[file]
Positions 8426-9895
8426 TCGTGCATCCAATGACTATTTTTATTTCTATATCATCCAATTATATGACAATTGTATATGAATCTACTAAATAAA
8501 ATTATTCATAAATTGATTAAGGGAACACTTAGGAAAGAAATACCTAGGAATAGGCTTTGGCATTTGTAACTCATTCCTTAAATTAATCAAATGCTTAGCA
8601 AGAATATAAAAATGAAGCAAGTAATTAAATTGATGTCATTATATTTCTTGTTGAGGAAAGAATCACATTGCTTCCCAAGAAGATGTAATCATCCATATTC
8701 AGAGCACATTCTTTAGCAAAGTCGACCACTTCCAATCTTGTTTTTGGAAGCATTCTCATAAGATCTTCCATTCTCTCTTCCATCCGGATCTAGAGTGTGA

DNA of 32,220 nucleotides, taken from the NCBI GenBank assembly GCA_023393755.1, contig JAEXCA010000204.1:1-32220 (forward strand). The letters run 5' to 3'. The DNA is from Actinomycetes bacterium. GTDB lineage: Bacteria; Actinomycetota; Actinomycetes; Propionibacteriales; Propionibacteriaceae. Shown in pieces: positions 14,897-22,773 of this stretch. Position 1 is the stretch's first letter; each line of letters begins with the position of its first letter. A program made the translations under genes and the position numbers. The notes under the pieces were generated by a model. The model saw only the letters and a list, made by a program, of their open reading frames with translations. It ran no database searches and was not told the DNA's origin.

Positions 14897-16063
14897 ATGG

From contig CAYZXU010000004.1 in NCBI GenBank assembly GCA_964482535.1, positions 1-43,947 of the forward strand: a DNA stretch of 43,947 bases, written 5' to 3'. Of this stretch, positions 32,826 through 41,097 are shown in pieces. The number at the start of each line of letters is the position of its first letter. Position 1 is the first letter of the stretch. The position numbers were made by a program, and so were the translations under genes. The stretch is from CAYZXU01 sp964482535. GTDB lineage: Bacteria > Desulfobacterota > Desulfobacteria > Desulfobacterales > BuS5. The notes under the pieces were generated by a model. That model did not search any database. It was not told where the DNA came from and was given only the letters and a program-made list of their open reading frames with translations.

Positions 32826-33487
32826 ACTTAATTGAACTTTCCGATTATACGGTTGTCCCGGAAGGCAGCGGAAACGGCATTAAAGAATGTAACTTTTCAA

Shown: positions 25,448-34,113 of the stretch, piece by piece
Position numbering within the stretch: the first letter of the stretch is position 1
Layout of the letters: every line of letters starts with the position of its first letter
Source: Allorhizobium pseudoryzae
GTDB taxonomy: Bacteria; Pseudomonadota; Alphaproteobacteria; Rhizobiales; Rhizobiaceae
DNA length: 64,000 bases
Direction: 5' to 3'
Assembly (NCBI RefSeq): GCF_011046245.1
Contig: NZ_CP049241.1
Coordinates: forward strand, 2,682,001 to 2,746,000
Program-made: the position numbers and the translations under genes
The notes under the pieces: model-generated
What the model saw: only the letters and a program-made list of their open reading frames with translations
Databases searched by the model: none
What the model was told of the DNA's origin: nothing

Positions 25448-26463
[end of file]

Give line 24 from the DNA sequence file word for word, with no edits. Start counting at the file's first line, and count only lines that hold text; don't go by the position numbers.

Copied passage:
What the model saw: only the letters and a program-made list of their open reading frames with translations